“Tea with Nanna” Dark Fiction by B.C. Nance

Lewis gritted his teeth and growled as he reached the end of Red Mill Road. He gripped the steering wheel, his knuckles white as he waited for an old truck puttering down Harpeth Turnpike to pass by. He accelerated into a U-turn, spinning his wheels, and headed westward once again, his heart racing and his breathing short and shallow. Nothing looked the same to him after so many years. He could count the time from his last visit in decades, and he feared he had waited too long.

He cruised the winding country road a third time looking for anything familiar. In his childhood memory the landscape was vivid as he peered over the backseat of his parents’ car, eager to spot the huge red oak, the forsythia hedge, and his grandmother’s house on a small hill overlooking the old road. A flash of movement ahead caught Lewis’s attention, and as he slowed, he finally saw the two stone columns that flanked the driveway to Nanna’s house, now camouflaged by privet and honeysuckle and wild grapevine. Whatever had moved was gone.

Lewis eased the rental car through the screen of foliage, cringing as the shrubs clawed at the sides of the vehicle. Nanna’s house lay ahead on the knoll, and though his sight line was obscured by rambling foliage, it appeared to be in poor condition. He peered through the living screen and was sure that he saw shutters hanging askew, shingles missing, and possibly some broken windows. Was no one taking care of Nanna? Lewis had always lived too far away. He was nearly one thousand miles away while he was in college, though he hadn’t bothered to visit when he was home on breaks. A new job had taken him too far for frequent visits, but he never made even the infrequent ones. Lewis supposed he had not kept the promise he had made to his grandmother so many years ago.

“I’ll never leave you alone, Nanna,” the eight year old Lewis had promised. “I’ll visit and help you out and keep you company.” Now a half-century old himself, Lewis didn’t think he could be held to his childhood pledge. Still he regretted his long absence and was well aware that this visit was out of his need and not his grandmother’s welfare.

Lewis crept the car up the looping driveway, past the unkempt azaleas and rose bushes that appeared to be dead, or was it just not the right season for roses. Even the huge oak tree appeared to have lost a large limb, and if his eyes didn’t deceive him, that limb had fallen on the roof right over Nanna’s parlor. “Parlor” was Nanna’s word, but Lewis’s mother referred to it as the “delicate room” because of the many fragile items displayed there.

Lewis slid from the car and removed his sunglasses, temporarily blinded by the sudden brightness, then rubbed the wetness from his eyes. The front door opened and Nanna stepped out. She beamed at him, and he ran to embrace his grandmother.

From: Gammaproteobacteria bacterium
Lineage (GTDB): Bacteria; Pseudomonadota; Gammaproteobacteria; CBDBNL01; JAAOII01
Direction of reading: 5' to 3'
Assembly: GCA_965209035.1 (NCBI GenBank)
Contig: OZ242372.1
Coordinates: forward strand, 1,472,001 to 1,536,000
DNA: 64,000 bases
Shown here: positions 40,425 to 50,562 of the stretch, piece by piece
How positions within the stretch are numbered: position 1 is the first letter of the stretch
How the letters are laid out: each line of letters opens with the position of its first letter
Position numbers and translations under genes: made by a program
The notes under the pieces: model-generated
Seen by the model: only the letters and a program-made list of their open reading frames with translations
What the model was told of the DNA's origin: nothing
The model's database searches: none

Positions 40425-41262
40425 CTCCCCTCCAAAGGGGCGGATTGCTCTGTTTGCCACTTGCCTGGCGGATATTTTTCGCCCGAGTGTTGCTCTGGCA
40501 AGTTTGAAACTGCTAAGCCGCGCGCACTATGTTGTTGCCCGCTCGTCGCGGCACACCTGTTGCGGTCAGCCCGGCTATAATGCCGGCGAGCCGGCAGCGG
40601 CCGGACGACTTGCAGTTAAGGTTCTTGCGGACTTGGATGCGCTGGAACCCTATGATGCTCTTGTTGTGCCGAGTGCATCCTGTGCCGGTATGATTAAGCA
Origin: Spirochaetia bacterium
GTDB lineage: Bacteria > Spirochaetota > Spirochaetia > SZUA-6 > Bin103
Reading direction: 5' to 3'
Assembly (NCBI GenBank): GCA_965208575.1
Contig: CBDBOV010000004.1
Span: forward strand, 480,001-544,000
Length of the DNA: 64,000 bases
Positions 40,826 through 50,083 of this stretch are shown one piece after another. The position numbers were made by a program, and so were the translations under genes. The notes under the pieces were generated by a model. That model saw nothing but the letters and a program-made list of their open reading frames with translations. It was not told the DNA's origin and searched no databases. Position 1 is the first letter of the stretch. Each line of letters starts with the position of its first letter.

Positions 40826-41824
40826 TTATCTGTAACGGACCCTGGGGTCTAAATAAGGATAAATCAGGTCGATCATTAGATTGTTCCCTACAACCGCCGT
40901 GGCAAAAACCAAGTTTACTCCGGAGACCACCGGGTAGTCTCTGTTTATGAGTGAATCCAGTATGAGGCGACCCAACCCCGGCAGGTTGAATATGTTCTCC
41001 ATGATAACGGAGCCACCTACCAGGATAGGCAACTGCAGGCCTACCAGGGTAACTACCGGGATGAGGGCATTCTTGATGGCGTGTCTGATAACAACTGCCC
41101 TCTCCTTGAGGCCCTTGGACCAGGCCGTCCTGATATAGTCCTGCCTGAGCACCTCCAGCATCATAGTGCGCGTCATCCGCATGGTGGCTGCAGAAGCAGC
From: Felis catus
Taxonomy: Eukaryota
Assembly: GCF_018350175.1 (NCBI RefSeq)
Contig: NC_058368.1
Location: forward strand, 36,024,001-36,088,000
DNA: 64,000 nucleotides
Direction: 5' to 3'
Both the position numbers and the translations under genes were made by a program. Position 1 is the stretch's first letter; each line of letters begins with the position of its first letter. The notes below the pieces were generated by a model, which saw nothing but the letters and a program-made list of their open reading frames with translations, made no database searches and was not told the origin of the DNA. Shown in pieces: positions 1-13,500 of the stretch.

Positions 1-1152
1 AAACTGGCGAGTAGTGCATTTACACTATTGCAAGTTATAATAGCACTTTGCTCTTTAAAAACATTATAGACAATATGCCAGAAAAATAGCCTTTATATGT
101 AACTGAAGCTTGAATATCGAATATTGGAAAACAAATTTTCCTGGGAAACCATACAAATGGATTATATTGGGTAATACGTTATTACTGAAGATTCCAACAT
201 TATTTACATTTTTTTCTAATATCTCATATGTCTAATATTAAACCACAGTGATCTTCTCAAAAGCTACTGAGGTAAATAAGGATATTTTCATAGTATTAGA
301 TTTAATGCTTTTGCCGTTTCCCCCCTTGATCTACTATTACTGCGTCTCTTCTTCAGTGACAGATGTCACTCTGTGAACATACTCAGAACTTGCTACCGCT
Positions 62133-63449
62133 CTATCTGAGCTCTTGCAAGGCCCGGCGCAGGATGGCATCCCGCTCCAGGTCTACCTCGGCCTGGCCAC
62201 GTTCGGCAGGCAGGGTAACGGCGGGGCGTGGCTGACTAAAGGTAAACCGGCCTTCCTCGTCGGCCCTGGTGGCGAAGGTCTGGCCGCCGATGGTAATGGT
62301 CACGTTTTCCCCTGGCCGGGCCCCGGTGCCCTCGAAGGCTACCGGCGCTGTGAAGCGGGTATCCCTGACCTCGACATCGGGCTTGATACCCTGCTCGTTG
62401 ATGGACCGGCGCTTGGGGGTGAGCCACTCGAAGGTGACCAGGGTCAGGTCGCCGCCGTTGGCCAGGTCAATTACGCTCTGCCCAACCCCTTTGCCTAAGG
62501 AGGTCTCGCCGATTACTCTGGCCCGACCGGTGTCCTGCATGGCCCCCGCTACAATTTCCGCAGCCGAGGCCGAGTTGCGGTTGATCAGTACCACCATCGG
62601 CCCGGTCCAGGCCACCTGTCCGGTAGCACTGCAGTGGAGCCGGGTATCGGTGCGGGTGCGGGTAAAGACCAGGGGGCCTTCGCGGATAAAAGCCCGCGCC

“Oh, Nanna,” Lewis said, “I’m so sorry it’s been this long. What’s happened to your house?”

“What do you mean, dear,” his grandmother said, offering him a tissue from her apron pocket.

Lewis stepped back and dried his eyes. He looked at the house and saw to his relief that his vision had just been clouded by the tears. There was never anything wrong with the house. It looked as it always had, neat and trim. The shutters were hung true, every shingle was in place, and the red oak stood strong as it always had.

Lewis’s grandmother led him into the house, and he paused to look into the delicate room. Porcelain figures were arrayed on display stands, all meticulously dusted, while fragments of colored light refracted through a crystal vase dusted the room with rainbow shards. Nanna hurried Lewis to the kitchen which had always been the heart of the house. The fragrance of fresh-baked bread and cinnamon and fruit filled his senses. His grandmother had just finished canning a batch of homemade strawberry jam, and the jars formed a regiment of delicious fruit filled soldiers along the kitchen counter. She sat him down at the table and put a kettle on the stove.

“Nanna,” he said in a creaking voice, “I’m sorry that it’s taken me this long…”

“Don’t you fret now, dear,” she interrupted. “You’ve had your own life to live and a family to care for. You can’t take time to write to your doddering old grandmother every day.”

“But I should have taken the time,” Lewis said. “I should have listened to you; I should have taken your advice, then things might be different.”

“Oh, Lewis,” Nanna said, “are things not right with your wife.”

Few in the family had ever liked Charmaigne. Not her unusual name, her “hippie” parents, her brusque manners, or her insistence on living far away from Lewis’s family and seldom visiting. Lewis had an equally good job offer only twenty miles from the rural middle Tennessee community where he had grown up, but Charmaigne had insisted that he accept a job in a larger city where the schools would be better, and her own opportunities would be greater.

These, he supposed, included the opportunities to have two affairs during their marriage. Opportunities to frequent night clubs and find dealers for the myriad pills she kept hidden in the bedside table next to an old silver broach, a family heirloom that his grandmother had promised to Lewis for his wife. It was a promise made long before Lewis had met Charmaigne and a promise that Nanna was loathe to keep. His wife had disdained the trinket, never once wearing it.